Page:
El Mensajero (English)

Posted: March 18, 2020

CNS photo by Brian Snyder/Reuters

Balloons decorate an event for community activists and local government leaders to mark the one-year-out launch of the 2020 census efforts in Boston April 1, 2019.

Rochester workshop highlights importance of 2020 census

By Ketsia Rodríguez/EMC

ROCHESTER — Rochester’s Latinas Unidas partnered with the U.S Census Bureau to host an educational workshop to help inform the community about the 2020 census and how to participate.
 
About 20 residents attended the “Café Con Leche with The Census” event at the County Public Health Building Feb. 25.
 
During the event, Nancy Laguer, partnership specialist for the New York regional census center, provided information about the importance of the census, how to participate and available census job opportunities.
 
According to information at https://2020census.gov, the U.S. Constitution mandates that a census be conducted every 10 years to count all of the people living in the U.S. and its five territories, and participation is required by law. The population data helps determine such things as federal funding for hospitals, fire departments, schools and roads; the number of seats each state will have in the U.S. House of Representatives; and how congressional and state legislative districts are drawn.
 
According to Laguer, in mid-March, households were to receive invitations to respond to the census questionnaire, which can be completed online, by phone or by mail. Households will receive census reminders from mid-March through April 27 before an in-person follow-up is made by a census employee.
 
“If you don’t respond, we’ll knock on your door,” she said. “So, if you don’t want a knock on your door, fill out the census before April 27.”
 
Laguer said that the 11-question survey is available in 12 languages in addition to English. Census language guides also have been translated into 59 non-English languages. These guides are available in video and print formats or if the survey is completed through a bilingual census employee, she said.
 
Both the questions on the census and census employees will never ask for Social Security Numbers, bank or credit card account numbers, money or donations, or anything on behalf of a political party, noted Laguer. If someone claiming to be a census worker asks for this type of information, it’s a fraudulent situation, she stressed. Suspected fraud can be reported by calling 1-800-923-8282 or by visiting https://2020census.gov/en/avoiding-fraud.html.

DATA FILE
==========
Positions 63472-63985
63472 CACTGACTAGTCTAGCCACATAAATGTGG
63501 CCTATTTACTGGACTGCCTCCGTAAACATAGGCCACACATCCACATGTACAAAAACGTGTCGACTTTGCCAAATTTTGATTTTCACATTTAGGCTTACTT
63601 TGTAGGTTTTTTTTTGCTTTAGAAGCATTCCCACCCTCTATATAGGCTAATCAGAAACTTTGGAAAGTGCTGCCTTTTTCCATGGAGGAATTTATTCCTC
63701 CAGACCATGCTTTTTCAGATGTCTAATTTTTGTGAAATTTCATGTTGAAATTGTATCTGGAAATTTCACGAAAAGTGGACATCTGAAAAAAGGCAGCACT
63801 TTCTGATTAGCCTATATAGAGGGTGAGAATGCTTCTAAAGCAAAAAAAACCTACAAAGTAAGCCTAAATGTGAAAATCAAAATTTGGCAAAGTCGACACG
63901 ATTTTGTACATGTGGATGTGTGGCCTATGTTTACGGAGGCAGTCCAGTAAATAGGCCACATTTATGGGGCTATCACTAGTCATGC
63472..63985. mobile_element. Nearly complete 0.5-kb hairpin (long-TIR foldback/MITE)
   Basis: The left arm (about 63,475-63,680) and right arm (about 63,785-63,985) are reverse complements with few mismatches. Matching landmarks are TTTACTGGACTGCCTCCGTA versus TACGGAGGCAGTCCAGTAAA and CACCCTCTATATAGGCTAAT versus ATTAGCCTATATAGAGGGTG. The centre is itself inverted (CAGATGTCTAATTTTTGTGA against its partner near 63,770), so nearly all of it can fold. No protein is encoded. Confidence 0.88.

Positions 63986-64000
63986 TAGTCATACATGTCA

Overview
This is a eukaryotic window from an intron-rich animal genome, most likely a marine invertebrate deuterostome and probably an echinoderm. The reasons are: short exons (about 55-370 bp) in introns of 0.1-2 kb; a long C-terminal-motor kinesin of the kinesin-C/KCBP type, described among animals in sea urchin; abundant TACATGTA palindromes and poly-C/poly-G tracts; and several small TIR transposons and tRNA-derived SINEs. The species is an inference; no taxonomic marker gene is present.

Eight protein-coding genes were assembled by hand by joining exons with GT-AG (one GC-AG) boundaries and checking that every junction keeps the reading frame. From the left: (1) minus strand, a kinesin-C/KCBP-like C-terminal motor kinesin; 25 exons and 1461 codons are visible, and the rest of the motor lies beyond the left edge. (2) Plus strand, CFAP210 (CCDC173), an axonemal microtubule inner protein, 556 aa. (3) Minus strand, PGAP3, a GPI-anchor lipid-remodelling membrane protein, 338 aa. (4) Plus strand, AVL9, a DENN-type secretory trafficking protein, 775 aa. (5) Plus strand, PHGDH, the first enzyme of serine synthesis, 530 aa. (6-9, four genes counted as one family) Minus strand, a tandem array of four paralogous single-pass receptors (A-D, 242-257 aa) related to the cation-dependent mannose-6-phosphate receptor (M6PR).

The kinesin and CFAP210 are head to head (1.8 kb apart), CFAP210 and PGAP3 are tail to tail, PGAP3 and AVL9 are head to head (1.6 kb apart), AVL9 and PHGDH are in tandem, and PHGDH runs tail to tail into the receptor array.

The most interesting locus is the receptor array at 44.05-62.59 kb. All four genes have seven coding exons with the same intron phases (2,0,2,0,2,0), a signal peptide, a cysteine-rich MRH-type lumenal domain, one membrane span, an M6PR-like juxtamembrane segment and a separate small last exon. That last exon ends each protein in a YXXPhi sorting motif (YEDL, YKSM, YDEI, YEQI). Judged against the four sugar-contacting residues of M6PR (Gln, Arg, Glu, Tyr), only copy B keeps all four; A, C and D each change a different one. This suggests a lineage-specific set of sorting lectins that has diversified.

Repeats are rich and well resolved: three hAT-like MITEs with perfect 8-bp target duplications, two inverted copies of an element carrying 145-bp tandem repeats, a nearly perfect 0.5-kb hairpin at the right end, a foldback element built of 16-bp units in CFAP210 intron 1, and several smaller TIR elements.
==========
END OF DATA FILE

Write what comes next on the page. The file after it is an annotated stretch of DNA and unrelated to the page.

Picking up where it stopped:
All private information collected through the census is never publicly published, Laguer said. She noted that the Census Bureau collects information solely to produce statistics, and the information cannot be used against respondents by any government agency or court. Additionally, census employees are sworn to maintain confidentially for life.
 
The 2020 New York census employee recruiting goal is 121,000, Laguer said, with an estimated 4,000 to be employed in the Rochester area. Recruiting will take place through the end of March.
 
Available positions include enumerators, recruiting assistants, census field supervisors and office operations supervisor. Individuals can earn between $16 and $20 per hour depending on the position, and the hours are flexible, dependent on a person’s schedule, she added.
 
After completing the application process, those selected for positions will receive calls from the census office.
 
“The phone call can be from any area code or unknown, but you must pick up the phone to accept the offer or the caller will move on and offer it to the next person,” emphasized Laguer.
 
Raquel Serrano, a Latinas Unidas board member, said during the Feb. 25 workshop that she applied for a census job in December but did not receive an offer to be a census field supervisor until February. Serrano said she found the census job opportunity to be great for extra income as well as helping her community.
 
“A lot of people think the job is political ,but it’s not. We need Latinos to be represented,” said Laguer. “We are the minority soon to be majority.”
 
“We need to get all our (Latino) people counted,” agreed Maricela Guzman, who also is a Latinas Unidas board member.
 
Census partners such as Latinas Unidas that are committed to raising awareness about the census are called Complete Count Committees, Laguer noted. According to the Census Bureau, the partnerships are usually with coalitions of government and community leaders in an effort to organize activities that highlight the message that the 2020 census is easy, important and safe to comply with.
 
“Our goal is to make our members comfortable with the census, so they can also talk to their families,” said Joann Santos-Santiago, president of Latinas Unidas. “Another reason we hosted the event was for anyone interested in earning extra income while also giving back to the community.”
 
According to Santos-Santiago, future Latinas Unidas events will feature a 2020 census information table staffed by Laguer.
 
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EDITOR’S NOTE: For more information about the 2020 Census or how to get involved visit, https://2020census.gov/en.html.

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